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Sturgeon should cut the red tape to get hundreds of teachers into schools

14 Sep 2017

Scottish Conservative leader Ruth Davidson MSP speaking during First Minister's Questions held in the Scottish parliament, Edinburgh today. 09 June 2016. Pic - Andrew Cowan/Scottish Parliament

The SNP has been told to address the bureaucracy which is delaying hundreds of teachers from getting into the classroom.

The Scottish Conservatives said ministers must fast-track reforms which would allow teachers who have trained outside Scotland to get to work immediately.

It follows exchanges at First Minister’s Questions when leader Ruth Davidson challenged Nicola Sturgeon over revelations that parents are being asked to help out in schools due to teacher shortages.

Earlier this week, it was reported that teachers at Trinity Academy are being drafted in from other subjects to teach maths.

Despite that, evidence presented to the Scottish Parliament’s education committee has revealed there are currently 552 applications to teach, including 320 from people outside Scotland.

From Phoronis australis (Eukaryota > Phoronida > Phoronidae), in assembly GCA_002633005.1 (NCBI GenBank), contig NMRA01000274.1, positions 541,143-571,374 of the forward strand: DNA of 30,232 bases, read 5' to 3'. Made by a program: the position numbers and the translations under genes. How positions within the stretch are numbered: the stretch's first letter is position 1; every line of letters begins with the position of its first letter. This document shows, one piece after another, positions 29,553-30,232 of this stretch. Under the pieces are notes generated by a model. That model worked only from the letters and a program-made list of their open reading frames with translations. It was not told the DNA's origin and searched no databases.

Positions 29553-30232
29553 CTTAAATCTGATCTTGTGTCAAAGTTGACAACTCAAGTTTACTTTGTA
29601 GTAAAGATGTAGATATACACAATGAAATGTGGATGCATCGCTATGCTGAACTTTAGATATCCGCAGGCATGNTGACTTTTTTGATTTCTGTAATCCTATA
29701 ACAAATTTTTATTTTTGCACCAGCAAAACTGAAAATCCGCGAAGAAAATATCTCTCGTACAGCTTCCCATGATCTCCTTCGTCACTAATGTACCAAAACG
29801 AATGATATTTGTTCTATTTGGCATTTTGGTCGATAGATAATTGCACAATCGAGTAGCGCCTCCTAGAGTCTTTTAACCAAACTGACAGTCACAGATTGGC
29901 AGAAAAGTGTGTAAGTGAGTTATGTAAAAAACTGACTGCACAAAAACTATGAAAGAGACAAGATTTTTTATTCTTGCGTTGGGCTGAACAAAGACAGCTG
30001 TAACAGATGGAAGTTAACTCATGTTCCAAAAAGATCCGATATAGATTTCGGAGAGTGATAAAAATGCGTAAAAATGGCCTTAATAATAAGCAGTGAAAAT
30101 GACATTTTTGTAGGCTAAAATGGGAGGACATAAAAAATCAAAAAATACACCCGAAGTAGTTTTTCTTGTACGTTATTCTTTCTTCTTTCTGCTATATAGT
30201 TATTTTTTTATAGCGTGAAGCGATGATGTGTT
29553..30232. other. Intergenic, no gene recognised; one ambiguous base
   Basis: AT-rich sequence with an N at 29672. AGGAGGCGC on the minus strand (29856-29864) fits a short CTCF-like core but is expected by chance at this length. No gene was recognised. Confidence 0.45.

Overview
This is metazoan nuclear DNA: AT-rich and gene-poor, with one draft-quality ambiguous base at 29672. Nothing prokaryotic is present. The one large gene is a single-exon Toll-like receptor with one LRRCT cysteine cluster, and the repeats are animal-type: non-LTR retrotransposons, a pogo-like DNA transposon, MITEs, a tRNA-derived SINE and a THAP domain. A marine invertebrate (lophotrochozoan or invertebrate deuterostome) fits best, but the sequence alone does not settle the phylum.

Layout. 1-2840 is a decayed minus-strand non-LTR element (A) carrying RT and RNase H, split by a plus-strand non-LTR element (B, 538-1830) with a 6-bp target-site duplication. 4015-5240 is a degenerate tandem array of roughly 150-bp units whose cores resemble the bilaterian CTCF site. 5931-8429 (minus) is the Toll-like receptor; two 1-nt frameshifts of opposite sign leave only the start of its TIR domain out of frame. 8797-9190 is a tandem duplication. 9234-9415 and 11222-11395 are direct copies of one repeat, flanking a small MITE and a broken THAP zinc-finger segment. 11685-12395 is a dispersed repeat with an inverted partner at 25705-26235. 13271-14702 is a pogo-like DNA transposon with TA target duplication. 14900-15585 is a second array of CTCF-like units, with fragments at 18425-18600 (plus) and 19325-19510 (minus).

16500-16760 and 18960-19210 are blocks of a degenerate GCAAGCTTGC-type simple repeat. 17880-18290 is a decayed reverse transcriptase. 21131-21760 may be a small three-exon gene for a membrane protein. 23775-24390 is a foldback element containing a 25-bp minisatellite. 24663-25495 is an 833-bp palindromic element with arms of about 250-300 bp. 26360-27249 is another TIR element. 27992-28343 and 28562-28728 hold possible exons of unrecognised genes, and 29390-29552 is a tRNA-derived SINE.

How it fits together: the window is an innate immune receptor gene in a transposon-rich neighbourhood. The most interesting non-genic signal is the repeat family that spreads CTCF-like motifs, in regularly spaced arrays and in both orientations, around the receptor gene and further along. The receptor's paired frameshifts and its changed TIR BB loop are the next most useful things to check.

The cross-party committee concluded these individuals are being put off from getting into the profession by the lengthy registration and retraining process currently required.

Instead of addressing these concerns, Nicola Sturgeon spoke of changes made since 2012 to the registration process which merely allows experienced professionals to serve in classrooms as probationers.

Scottish Conservative leader Ruth Davidson said:

“The current situation is ridiculous – parents are being asked to plug teacher shortages while, at the same time, more than 550 qualified teachers want to start work, but can’t because of Scottish Government red tape.

“Scotland’s teacher shortage is a national crisis.

“In such circumstances, the SNP must act now to put in place urgent measures so these teachers can apply for jobs without any further delay.

“It’s not good enough for Nicola Sturgeon to point to changes made a few years back – we know they don’t go far enough.

“Children only get one chance at their education.

“Maths lessons should be taught by maths teachers. Not English teachers, not drama teachers, and certainly not from parents who’ve received a begging letter.”